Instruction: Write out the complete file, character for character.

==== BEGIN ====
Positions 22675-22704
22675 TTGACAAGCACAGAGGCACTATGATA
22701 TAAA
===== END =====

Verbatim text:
Positions 22675-22704
22675 TTGACAAGCACAGAGGCACTATGATA
22701 TAAA